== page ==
The bottom-firing stereo speakers are quite loud and passably full once you play with the Asus control panel's EQ settings. The Music preset sounds tinny while the Movie preset is surprisingly louder and a little bit fuller, though I wouldn't call these full bodied or bass rich speakers. They're louder than average but not fuller than average.
Last generation UX303s suffered from loosening hinges--users have reported that the display hinge became loose over time and the display wouldn't stay upright (Asus apparently repairs this under warranty). That model used a barrel or door hinge design with two plates that rotate on a central shaft. All parts were metal but the outer metal sometimes expanded so it didn't fit tightly on the shaft. One could either fix it themselves by opening up the laptop and gently squeezing the hinge with pliers or by sending it in for warranty repair. The new model covered here uses a very different hinge design with a central shaft and two adjustable nuts that tighten against a spring that provides tension. Asus has used the current design on older laptops that have held up fine, so we suspect the redesign should fix the former floppy hinge issue.
Above: new hinge.
Below: old hinge.
Ports and Wireless
Port selection is hearty for a slim and light 13.3" Ultrabook: 3 USB 3.0 ports, full size HDMI (no more micro HDMI on the ZenBook top model), mini DisplayPort, 3.5mm combo audio and an SD card slot. Unlike some ZenBooks of old, there was no USB to Ethernet or HDMI to VGA adapter in the box. Sorry, there's no USB-C 3.1 port here-- Asus threw a lot of very good features in for the price, but cutting edge new features like USB-C and NVMe SSDs aren't part of the deal.
Here's one of the few places where we caught Asus cutting corners to bring the price down: they're using the last generation Intel 7265 AC WiFi card with Bluetooth 4.0 rather than the current generation 8260 AC card. This late Haswell/Broadwell generation card was a bit quirky back in the day, though it behaved well enough in our review unit. Reception range falls a little short of several other laptops we reviewed, but not by a huge margin. We chalk that up to the all-metal casing rather than the wireless card. Should you wish to upgrade the card in the future, it's a socketed M.2 NGFF card (3 "legs") and it's not a hard job if you're comfortable working on laptops.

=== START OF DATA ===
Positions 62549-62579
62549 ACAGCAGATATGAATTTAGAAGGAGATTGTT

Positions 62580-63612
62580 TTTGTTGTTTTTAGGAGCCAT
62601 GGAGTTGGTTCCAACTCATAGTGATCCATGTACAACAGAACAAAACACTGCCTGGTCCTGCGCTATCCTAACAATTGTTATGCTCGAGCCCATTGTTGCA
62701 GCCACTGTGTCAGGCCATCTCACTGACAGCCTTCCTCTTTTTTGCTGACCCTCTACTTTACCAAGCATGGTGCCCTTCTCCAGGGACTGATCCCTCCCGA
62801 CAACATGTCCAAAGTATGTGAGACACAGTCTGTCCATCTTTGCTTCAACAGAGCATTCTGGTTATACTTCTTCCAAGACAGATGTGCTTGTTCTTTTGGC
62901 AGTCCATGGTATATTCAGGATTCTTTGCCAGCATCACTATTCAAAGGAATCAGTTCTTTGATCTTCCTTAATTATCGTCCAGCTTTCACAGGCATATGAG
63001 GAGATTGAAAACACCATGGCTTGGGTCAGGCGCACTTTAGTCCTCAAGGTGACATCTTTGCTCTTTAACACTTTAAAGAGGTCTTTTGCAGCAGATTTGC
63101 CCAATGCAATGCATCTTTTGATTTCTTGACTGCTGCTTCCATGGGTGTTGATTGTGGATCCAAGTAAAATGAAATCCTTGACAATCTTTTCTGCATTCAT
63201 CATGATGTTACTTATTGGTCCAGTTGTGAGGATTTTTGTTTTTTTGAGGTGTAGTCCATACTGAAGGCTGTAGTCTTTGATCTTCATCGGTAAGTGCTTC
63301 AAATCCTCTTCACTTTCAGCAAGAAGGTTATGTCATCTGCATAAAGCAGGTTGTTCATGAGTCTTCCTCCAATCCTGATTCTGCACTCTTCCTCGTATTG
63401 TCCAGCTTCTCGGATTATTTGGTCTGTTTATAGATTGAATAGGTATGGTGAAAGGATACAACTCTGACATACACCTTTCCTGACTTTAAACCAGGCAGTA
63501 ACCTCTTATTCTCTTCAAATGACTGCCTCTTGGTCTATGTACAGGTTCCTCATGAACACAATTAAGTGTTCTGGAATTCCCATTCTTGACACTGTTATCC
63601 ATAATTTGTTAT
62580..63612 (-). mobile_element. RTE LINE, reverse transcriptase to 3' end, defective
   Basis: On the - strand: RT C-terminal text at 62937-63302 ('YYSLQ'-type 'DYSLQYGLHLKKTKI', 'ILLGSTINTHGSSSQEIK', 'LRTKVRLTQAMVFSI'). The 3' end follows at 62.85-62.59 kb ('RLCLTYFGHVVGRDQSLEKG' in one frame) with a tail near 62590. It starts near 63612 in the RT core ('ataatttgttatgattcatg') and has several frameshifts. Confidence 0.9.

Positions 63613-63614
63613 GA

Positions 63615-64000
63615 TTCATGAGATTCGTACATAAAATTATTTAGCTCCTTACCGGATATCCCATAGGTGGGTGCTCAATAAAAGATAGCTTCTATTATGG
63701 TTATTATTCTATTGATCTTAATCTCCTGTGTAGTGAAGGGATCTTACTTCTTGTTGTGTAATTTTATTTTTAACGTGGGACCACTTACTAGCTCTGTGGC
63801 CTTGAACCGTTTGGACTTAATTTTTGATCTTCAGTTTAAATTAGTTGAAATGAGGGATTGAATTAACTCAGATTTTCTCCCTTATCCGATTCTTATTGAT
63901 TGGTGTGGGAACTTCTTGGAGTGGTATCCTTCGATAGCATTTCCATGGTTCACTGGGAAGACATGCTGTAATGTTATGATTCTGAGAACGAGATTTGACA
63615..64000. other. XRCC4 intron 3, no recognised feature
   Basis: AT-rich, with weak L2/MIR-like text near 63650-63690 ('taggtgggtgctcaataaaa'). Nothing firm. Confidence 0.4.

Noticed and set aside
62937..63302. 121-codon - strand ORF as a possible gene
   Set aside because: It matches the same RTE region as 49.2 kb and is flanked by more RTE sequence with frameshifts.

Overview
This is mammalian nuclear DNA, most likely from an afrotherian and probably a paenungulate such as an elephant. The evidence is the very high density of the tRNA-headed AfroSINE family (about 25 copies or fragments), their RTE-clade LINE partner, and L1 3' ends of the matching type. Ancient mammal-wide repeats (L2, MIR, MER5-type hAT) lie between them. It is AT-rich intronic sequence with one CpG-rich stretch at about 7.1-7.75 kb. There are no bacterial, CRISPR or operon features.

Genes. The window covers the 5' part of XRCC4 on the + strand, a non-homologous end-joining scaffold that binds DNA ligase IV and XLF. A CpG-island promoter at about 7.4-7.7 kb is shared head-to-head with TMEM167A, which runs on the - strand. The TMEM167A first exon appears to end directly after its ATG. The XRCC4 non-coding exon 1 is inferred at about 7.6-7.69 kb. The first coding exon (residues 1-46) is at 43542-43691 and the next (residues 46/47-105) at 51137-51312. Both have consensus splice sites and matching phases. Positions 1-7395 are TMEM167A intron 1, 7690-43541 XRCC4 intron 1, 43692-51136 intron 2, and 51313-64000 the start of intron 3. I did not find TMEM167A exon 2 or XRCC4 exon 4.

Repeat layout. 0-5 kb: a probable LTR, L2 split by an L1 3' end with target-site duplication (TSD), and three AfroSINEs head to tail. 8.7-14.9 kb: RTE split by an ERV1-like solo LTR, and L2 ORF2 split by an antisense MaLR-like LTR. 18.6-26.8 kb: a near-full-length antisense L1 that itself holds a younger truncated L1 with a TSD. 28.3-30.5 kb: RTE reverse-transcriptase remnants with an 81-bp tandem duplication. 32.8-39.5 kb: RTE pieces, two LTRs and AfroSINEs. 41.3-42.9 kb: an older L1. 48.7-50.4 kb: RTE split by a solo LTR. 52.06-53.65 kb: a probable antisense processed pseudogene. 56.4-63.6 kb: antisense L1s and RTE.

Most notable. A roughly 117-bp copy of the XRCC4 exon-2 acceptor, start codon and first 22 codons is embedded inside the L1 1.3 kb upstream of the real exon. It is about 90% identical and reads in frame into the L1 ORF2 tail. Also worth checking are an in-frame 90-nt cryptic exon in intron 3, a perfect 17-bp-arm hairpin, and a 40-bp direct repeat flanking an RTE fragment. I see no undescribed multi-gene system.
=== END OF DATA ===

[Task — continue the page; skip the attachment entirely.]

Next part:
We've seen UX ZenBooks with Samsung 3200 x 1800 QHD+ displays before, but this one is improved in terms of yellow rendition-- it passes the Sponge Bob test with a yellow Bob rather than a mustardy green sponge hero. I suspect this is a PLS rather than IPS display since that's Samsung's specialty, and contrast ratios aren't impressive (PLS doesn't have high contrast). Brightness is excellent at 331 nits but black levels of 0.67 at max brightness reduce contrast to a passable but not stellar 550:1. Color gamut is very good at 95% of sRGB and 75% of Adobe RGB, matching the high end competition. Color calibration on our MS Signature Edition (that ships without Asus's not very good Splendid Color profiles) tended toward the cool with slightly bluish whites, which many folks favor. Calibration with our Spyder 4 Pro colorimeter easily tweaked it to nearly perfect, which is important to photographers and video editors. Though Microsoft Surface Book and Surface Pro 4 beat it for out of the box calibration, significantly higher contrast and even higher brightness, this is still one of the better and more pleasing Ultrabook displays on the market with vivid colors, excellent brightness and normal yellows.